Alice got down onto her hands and knees (thinking it easier to follow a mouse in this manner), following the fast-moving rodent. Stopping at a hole in the wall, in the corner of the room, she said, “That’s a mouse hole if ever I saw one.” Alice lowered her head, trying to see into its dark interior.
“Excuse me! I said excuse me!”
Shuffling round, to see who was addressing her, Alice was pleasantly surprised to see that it was the Cheshire Cat – and wearing a fine white coloured coat and pants, no less.
“Hello, Cat,” she said with a smile. “What are you doing, here?”
Giving Alice a disapproving look, without even bothering to return her greeting, the Cat said, “I was chasing after that mouse, if you must know. It was to be my supper, but it will surely be many miles away from here by now.” The Cat hissed, displaying its annoyance at missing its intended meal.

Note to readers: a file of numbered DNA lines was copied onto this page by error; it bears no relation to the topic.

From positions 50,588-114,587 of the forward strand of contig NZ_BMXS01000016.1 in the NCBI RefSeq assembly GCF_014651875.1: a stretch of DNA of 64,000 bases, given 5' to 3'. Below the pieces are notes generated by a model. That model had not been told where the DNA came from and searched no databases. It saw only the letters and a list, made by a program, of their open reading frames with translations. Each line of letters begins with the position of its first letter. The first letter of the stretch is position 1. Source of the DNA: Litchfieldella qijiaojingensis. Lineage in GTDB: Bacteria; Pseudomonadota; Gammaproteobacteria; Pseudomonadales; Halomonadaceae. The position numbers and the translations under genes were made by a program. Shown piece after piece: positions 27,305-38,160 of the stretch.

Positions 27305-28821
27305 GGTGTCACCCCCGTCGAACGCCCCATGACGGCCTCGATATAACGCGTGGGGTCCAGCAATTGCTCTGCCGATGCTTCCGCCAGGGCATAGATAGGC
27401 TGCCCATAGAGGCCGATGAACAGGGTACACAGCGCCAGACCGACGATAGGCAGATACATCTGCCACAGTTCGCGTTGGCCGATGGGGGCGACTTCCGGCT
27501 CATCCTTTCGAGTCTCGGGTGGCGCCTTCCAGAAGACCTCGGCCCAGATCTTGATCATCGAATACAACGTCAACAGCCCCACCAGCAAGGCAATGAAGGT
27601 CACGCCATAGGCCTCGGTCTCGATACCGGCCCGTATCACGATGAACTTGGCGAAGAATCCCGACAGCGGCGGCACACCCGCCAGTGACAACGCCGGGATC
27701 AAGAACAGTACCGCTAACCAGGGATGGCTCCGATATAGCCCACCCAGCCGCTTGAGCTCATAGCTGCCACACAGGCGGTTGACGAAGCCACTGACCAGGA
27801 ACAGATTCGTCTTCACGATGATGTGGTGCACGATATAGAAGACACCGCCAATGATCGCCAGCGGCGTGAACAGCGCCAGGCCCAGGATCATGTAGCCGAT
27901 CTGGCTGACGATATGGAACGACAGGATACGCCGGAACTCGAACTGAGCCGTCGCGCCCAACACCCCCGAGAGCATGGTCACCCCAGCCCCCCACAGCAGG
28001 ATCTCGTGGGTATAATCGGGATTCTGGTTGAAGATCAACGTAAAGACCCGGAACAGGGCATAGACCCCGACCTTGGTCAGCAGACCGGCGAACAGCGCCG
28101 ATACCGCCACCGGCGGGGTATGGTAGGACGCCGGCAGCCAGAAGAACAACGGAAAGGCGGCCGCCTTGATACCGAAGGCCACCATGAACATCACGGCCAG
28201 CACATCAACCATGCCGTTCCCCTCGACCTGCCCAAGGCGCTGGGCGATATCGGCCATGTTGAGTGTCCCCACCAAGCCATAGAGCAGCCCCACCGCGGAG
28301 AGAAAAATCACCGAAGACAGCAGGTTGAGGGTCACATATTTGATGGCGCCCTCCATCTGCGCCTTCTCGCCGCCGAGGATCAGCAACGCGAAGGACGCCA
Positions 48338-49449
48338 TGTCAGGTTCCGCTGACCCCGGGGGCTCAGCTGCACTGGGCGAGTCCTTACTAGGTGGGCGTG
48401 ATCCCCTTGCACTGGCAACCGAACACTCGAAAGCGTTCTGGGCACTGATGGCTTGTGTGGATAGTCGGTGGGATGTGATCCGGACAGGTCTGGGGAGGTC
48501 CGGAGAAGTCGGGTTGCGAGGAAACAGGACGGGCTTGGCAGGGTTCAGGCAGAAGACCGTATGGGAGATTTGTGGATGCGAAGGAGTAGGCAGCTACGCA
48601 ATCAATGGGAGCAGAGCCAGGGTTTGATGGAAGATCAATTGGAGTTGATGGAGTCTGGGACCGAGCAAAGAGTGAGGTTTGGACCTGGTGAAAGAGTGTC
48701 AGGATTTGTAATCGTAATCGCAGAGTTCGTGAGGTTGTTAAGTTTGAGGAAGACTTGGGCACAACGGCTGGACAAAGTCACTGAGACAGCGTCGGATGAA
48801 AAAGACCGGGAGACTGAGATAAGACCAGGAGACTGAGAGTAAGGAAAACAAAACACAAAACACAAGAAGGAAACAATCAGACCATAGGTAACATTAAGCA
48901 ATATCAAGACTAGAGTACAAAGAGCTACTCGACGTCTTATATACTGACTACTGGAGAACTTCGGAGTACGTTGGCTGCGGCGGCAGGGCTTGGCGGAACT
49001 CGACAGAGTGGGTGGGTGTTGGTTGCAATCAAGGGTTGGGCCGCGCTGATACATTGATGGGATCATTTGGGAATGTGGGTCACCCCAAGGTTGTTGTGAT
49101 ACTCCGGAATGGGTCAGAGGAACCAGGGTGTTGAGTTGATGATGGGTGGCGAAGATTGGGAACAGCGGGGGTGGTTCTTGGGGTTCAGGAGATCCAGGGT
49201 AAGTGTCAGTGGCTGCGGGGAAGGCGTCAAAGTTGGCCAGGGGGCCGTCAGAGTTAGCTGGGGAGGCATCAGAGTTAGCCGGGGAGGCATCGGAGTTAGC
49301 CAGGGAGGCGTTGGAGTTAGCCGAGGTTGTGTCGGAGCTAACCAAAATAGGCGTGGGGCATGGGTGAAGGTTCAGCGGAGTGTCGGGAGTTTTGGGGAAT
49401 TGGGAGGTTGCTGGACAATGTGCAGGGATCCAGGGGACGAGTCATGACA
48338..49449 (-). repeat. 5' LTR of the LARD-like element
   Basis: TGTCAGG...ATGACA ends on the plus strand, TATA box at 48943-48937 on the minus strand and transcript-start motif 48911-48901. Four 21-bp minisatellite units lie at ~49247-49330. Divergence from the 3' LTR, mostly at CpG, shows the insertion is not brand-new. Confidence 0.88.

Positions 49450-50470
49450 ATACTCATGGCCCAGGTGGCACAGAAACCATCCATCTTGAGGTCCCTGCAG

“I am terribly sorry to have been the cause of you missing your supper,” Alice apologised. “Not that it makes any difference; I haven’t eaten since I met Father Christmas.” Scratching her head, Alice struggled to remember when she had actually met the old man, “It was last October, I think.”
Grinning, the Cat replied, “That is a long time, considering it’s now well into December.”
Once again, on hearing that it was actually December, Alice fought hard with her memory, trying to remember where the time might have gone. But after trying hard for more than five minutes, she was still none the wiser, so returning to her conversation with the grinning Cat, she said, “If it pleases you, Cat, I might be able to find you something to eat in my Travelling Palace…” Delving a hand into her apron pocket, Alice withdrew the brass key and showed it the Cat.
Edging back apiece, the Cat hissed again, saying, “I prefer to find food by own means, and I can certainly do without suffering from travel sickness in one of those hideous things.” He pointed a paw at one of the wardrobes and began fading away.